A 4.5 acre farm site has been found. Going through the paperwork this week!
I am back in the Ohio River Valley and searching for land to purchase! Looking for property that will meet my needs with less start-up work in forming a food forest. Just thought I’d list here some of the things I’m considering, and some thoughts if you’re also searching for that perfect spot!
My top 5 Property Search Concerns
- Acreage. Important to me is at least a 2-acre property, 5-acres ideally, mostly cleared and preferable not cleared recently. In my area the advantages to this include an easy planting start-up and no need to worry about longstanding Black Walnut trees. Disadvantage is open land previously used by local farmers very likely has chemicals in the soils.
- Paved Road. Purchasing virgin land in a farming community means that many of the lots are from broken up larger family farms and now have non-county maintained roads leading into the areas. Wanting to have a farm stand and working my bookselling business, I need paved road access to my property line.
- Topography. The area I’m in is quite hilly and there are many cave systems in the area, thus sinkholes. Sloping hills are great for starting 30 foot wide swales, but of course I’d rather find a spot that has at least an acre or two that is relatively flat for my homestead.
- Improvements. Finding a property that is vacant but with septic, water, and electricity is a plus. While I plan to make my homestead off-grid, septics are required in my county, even when gray water recycling and black water composting is set-up. Locating a ready property will allow for less money down and a faster start-up and build.
- Access. Many of the properties available have large, old growth tress along all of the fence lines, if not covering the entire lot. This means clearing to make access for bringing in equipment and supplies, and for building a farm market stand with parking.
It’s been quite a while since I have posted here! But, I had a very eventful year for 2016. I moved to O’ahu, Hawai’i, and lived on a permaculture farm in Waimanalo. I also attended culinary courses in Honolulu at UH Kapi’olani by Diamond Head. The campus is famous for it’s permaculture practices including vermiculture and aquaponics.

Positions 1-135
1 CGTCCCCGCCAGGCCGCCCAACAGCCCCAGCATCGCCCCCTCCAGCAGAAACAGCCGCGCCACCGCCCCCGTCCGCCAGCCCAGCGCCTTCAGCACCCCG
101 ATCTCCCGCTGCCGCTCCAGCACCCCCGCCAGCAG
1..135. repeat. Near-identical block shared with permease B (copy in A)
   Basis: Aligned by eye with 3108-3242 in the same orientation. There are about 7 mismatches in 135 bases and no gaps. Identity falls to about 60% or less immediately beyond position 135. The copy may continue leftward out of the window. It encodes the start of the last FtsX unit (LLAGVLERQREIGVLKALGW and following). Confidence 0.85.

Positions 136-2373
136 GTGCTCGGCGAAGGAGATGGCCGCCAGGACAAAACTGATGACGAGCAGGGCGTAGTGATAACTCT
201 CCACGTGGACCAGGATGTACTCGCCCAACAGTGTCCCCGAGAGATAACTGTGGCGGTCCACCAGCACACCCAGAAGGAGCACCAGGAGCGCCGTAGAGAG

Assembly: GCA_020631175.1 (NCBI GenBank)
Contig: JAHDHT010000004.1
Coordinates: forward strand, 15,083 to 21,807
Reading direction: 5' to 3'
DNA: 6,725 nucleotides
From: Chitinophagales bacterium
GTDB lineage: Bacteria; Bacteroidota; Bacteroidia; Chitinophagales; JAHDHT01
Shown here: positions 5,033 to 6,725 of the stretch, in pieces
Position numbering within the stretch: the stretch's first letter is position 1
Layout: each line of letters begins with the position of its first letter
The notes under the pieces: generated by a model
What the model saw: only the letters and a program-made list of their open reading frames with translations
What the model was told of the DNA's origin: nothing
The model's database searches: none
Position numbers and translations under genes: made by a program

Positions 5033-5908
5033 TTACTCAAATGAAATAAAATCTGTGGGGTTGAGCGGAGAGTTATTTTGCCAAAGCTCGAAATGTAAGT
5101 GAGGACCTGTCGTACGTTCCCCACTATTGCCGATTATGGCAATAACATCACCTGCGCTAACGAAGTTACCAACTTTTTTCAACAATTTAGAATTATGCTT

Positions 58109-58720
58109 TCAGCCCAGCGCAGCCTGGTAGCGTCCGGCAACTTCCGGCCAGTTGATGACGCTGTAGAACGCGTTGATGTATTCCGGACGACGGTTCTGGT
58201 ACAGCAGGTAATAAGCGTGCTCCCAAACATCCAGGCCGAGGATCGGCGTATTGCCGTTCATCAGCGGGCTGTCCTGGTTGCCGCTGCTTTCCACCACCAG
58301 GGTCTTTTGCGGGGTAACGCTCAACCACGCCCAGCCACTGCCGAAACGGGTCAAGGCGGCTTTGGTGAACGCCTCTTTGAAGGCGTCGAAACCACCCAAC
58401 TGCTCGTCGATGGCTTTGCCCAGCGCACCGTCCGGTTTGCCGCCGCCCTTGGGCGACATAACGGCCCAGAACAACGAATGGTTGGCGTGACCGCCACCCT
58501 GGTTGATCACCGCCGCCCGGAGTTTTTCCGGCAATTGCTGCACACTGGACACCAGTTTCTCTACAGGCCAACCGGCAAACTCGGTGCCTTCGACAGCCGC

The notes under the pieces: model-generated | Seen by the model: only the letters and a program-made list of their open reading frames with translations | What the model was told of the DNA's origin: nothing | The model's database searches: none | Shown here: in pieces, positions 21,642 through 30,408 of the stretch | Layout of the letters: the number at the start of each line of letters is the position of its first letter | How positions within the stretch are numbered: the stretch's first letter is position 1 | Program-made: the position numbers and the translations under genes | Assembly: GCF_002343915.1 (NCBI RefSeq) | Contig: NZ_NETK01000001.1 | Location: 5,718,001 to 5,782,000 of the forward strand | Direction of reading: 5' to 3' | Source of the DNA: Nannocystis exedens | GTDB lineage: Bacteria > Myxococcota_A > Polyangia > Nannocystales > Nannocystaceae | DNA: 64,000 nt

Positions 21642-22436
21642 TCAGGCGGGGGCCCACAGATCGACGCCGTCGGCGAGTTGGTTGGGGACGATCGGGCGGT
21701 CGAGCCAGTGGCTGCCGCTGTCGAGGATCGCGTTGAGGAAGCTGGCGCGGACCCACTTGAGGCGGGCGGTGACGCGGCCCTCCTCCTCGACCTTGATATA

Last November I made a presentation to the Good Earth Master Gardeners of Washington County, Indiana, about permaculture and my experiences. The link includes a PowerPoint Presentation and a Photo Slideshow with over 60 photos!
With change comes the freedom of travel! I’ll post updates as we go on the permaculture, gardening, and sustainability aspects of our trip. For our tourism and community visits, you can follow us at traveling tUUsome.
As life changes so often for all, so goes it for me. Now is a time that I find myself moving on from my little budding forest garden and back into my gypsy life on the road and traveling around our beautiful country.
A determined gardener, I have always, and will yet again, travel with a mini-garden, pets, and an eye for learning and expanding my knowledge of gardening and permaculture.
Launch date is August 19th! Hope you’ll come along for the ride!
This past week I quickly became known at the ‘native plants/perennials’ girl. Although my property had 10 daylily, 4 daffodil, and 2 iris beds before I arrived, I’m keeping not only the perennial tradition, but adding edibles and identifying the existing edibles and medicinals among the many native species on the acreage.
But, with spring ending and summer not here yet, most of my bulbs were not blooming for our annual garden tour. My specialty? The beautiful woods around me!
That said, there are a few pretties planted, veggies, fruit bearers, and natives. Enjoy my bounty!